MPs voice concerns over early days of pension freedoms

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THE new pension freedom system isn't "operating entirely as it should", MPs have warned after their first review of the changes.

The reforms, which allow over-55s to cash in their pension pots rather than take a retirement income, have been in place for six months so far.

The conclusion reached by the Commons Work and Pensions Select Committee is that a lack of "regulatory clarity" means that people aren't getting enough quality information about what they can do with their money.

The danger of this, they say, is that people are more likely to succumb to scams, fail to plan properly for their future, or lose money through high fees or taxes.

Rethinking Pension Wise

The Government set up Pension Wise to offer people free, impartial guidance on the choices they have under the new pension freedoms.

These include drawing down income from a fund that remains invested or taking a pension as cash.

However, MPs say there appears to be a near "complete lack of data" regarding the service's usefulness, although it's apparent that take up of the services on offer "has been lower than many anticipated".

Part of the problem is that pension providers don't seem to be doing much to encourage their customers to make use of the service in the first place; among the recommendations made in the report is "stronger signposting" towards Pension Wise by those companies.

The group of MPS also say that Pension Wise would be more helpful if it gave "more personalised guidance" - which would mean "incorporating an enquirer's wider financial circumstances".

But to do this, Pension Wise would have to offer more than the one-off 45 minute guidance session that they can currently offer people aged over 50.

The report suggests that "two or more Pension Wise guidance sessions per customer" would be more appropriate, and more useful.

Scams

Then there are the concerns about the people who neither pay for professional financial advice, nor make use of Pension Wise, and who run the risk of making poor decisions with their pension pots.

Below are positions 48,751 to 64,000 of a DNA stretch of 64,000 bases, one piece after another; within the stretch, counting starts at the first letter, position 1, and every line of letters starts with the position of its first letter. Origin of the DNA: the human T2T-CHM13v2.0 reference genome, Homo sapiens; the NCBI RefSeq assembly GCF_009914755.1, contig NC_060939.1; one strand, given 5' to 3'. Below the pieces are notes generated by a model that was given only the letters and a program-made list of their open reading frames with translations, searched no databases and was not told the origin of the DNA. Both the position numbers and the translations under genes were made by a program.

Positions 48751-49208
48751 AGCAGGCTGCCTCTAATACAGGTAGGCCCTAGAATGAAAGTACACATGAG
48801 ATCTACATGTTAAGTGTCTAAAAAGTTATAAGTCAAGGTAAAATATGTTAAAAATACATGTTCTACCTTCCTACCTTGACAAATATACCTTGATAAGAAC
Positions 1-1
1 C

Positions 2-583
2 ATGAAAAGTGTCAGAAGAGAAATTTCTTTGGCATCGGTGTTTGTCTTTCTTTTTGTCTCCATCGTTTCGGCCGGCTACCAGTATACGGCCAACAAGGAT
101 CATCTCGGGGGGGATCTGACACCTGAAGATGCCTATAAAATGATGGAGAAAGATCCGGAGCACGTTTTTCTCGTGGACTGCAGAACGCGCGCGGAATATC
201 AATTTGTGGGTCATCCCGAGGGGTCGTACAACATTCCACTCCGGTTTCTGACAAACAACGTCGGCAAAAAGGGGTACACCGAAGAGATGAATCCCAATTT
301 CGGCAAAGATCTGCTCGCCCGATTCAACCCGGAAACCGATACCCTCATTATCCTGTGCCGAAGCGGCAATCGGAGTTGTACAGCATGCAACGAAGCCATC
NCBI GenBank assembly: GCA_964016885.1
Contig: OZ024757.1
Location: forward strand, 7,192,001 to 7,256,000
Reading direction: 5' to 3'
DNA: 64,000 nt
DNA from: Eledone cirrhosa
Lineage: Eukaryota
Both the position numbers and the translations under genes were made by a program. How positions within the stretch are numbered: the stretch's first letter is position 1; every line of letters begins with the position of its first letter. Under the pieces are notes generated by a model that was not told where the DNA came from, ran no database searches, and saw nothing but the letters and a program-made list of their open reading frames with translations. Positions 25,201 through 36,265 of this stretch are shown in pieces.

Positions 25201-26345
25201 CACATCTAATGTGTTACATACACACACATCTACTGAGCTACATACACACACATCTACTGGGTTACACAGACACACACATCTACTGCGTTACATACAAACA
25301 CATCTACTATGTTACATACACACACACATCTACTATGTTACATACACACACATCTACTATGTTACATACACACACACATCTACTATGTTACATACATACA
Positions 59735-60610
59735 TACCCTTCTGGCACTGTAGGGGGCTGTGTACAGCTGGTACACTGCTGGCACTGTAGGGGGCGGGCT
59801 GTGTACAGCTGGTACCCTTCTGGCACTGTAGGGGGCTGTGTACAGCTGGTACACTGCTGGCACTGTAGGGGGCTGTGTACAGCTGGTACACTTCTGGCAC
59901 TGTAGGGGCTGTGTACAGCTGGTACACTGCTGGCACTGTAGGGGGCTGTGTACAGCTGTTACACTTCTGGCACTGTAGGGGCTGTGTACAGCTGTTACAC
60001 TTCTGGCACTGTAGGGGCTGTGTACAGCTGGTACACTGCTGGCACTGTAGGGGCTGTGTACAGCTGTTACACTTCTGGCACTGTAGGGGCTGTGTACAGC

Many have already become victims to scammers, who have been quick to prey on people's confusion.

Since the reforms were introduced, the number of "invest your pension" scams has been increasing; they typically trick people into buying non-existent assets such as fine wine or overseas property.

The review confirms that the pension changes "have increased the prospect of people being conned out of their life savings" and believes that the Government "could do more" to help.

While appreciative of the efforts already made to raise awareness of scams, the committee suggest even more publicity is required, and that there should be stricter reporting requirements for pension providers.

In the meantime, we can do our bit by keeping an eye on the FCA's Scam Smart warning list, which shows the most common scams.

Anyone concerned about an investment opportunity they've been approached about may also find it useful to contact the Pensions Advisory Service and Citizens Advice.

Confusion reigns

One of the reasons so many scams seem attractive is that they're incredibly simple in their approach - "invest X amount and get twice that back".

The legitimate financial products often seem to go to the other extreme, with some seeming almost impenetrable.

Indeed, the Select Committee were mildly mocking of them, writing that the market was awash with "jargon-laden descriptions" and products that had they been "conceived to confound could hardly be more convoluted".

That is, they seem to be designed expressly to confuse us completely.

To help people make informed decisions about different pension products, the review recommends that the Financial Conduct Authority implement "stronger rules and guidance for standardised language, and transparency in pricing".

The Select Committee have also suggested that the grey area between "guidance" and "advice" is tackled. At the moment, the difference between the two is "a mystery to consumers and providers alike".

In the financial world, "guidance" involves explaining the ins and outs of a range of financial products, without recommending a particular one.

"Advice" on the other hand, involves someone telling us which of numerous products they think is best for us.

This might be "independent advice", where the adviser is unbiased, or "restricted advice", where the adviser is only able to recommend something from a smaller range of products (for example, those offered by the company paying their salary).

There are clear risks to confusing guidance and advice - but the providers must also be careful for another reason.

An adviser's opinion could well be taken as advice - and that could in turn land them in trouble with regulators, who are keeping an eye on the potential for what some are already suggesting could be the next mis-selling scandal.

Creating a simple definition for each form of communication - opinion, guidance, and the all important advice - would therefore make everyone's lives a little easier.

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